Vautrin And do you quite approve of honesty?

Joseph Oh, yes, so long as the place and the wages suit me.

Vautrin I see you are doing well, my boy. You take little and often, you save, you even have the honesty to lend a trifle at interest. That's all right, but you cannot imagine what pleasure it gives me to see one of my old acquaintances filling an honorable position. You have succeeded in doing so; your faults are but negative and therefore half virtues. I myself once had vices; I regret them as things of the past; I have nothing but dangers and struggles to interest me. Mine is the life of an Indian hemmed in by my enemies, and I am fighting in defence of my own scalp.

Joseph And what of mine?

Vautrin Yours? Ah! you are right to ask that. Well, whatever happens to me, you have the word of Jacques Collin that he will never compromise you. But you must obey me in everything!

Joseph In everything? But--

Vautrin There are no buts with me. If there is any dark business to be done I have my "trusties" and old allies. Have you been long in this place?

Joseph The duchess took me for her footman when she went with the court to Ghent, last year and I am trusted by both the ladies of the house.

Vautrin That's the ticket! I need a few points with regard to these Montsorels. What do you know about them?

Joseph Nothing.

Vautrin (aside) He is getting a little too honest. Does he think he knows nothing about them? Well, you cannot talk for five minutes with a man without drawing something out of him. (Aloud) Whose room is this?

Joseph The salon of her grace the duchess, and these are her apartments; those of the duke are on the floor above. The suite of the marquis, their only son, is below, and looks on the court.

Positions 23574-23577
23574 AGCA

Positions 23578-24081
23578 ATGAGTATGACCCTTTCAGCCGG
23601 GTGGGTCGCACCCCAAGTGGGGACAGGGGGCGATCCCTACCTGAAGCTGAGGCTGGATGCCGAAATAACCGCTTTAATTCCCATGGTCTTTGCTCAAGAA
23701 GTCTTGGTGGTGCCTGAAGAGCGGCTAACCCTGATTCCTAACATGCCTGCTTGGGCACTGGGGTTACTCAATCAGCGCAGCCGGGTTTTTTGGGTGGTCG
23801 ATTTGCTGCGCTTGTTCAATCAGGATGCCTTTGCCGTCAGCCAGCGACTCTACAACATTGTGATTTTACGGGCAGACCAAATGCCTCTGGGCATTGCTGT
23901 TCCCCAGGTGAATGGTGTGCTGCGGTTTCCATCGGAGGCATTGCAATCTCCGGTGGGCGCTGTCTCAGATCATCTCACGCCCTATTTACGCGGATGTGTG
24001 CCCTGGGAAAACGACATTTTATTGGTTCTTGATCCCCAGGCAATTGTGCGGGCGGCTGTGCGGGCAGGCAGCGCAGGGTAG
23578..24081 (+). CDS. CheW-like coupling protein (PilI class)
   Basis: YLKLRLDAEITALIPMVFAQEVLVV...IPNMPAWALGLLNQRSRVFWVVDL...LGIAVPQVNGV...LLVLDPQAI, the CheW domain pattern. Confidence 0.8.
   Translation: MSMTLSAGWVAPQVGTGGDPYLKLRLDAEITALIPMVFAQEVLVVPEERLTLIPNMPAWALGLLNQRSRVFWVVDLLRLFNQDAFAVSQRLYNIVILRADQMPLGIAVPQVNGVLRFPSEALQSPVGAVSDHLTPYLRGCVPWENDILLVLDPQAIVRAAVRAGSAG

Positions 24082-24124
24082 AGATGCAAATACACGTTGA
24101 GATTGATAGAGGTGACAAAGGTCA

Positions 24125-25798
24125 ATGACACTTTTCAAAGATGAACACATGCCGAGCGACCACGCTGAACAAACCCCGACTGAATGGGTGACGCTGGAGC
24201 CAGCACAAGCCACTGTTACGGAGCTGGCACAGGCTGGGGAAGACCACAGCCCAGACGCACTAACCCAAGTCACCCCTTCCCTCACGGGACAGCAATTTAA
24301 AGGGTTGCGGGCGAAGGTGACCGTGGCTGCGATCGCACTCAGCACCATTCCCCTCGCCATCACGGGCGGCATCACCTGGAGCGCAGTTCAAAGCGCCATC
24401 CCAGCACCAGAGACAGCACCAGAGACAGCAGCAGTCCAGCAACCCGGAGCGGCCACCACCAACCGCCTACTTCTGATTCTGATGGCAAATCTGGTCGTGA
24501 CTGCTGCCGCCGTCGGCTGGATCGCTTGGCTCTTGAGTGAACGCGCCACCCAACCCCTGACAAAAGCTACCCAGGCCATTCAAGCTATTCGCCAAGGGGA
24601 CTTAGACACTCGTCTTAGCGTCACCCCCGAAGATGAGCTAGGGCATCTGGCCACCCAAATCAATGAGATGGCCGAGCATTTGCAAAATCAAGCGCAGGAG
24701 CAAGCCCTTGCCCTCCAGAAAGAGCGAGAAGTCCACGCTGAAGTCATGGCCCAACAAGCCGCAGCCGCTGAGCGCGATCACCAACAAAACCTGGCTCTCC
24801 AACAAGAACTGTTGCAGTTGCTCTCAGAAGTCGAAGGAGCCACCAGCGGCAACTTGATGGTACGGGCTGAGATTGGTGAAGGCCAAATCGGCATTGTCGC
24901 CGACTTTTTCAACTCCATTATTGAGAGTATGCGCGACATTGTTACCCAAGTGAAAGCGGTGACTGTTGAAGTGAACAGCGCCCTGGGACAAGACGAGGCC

Vautrin I asked you for impressions of all the keys of the duke's study. Where are they?

Joseph (hesitatingly) Here they are.

Vautrin Every time I purpose coming here you will find a cross in chalk on the garden gate; every night you must examine the place. Virtue reigns here, and the hinges of that gate are very rusty; but a Louis XVIII can never be a Louis XV! Good-bye--I'll come back to-morrow night. (Aside) I must rejoin my people at the Christoval house.

Joseph (aside) Since this devil of a fellow has found me out, I have been on tenter- hooks--

Vautrin (coming back from the door) The duke then does not live with his wife?

Joseph They quarreled twenty years ago.

Vautrin What about?

Joseph Not even their own son can say.

Vautrin And why was your predecessor dismissed?

Joseph I cannot say. I was not acquainted with him. They did not set up an establishment here until after the king's second return.

Vautrin (aside) Such are the advantages of the new social order; masters and servants are bound together by no ties; they feel no mutual attachment, exchange no secrets, and so give no ground for betrayal. (To Joseph) Any spicy stories at meal-times?

Joseph Never before the servants.

Vautrin What is thought of them in the servants' hall?

Joseph The duchess is considered a saint.

Vautrin - 2/27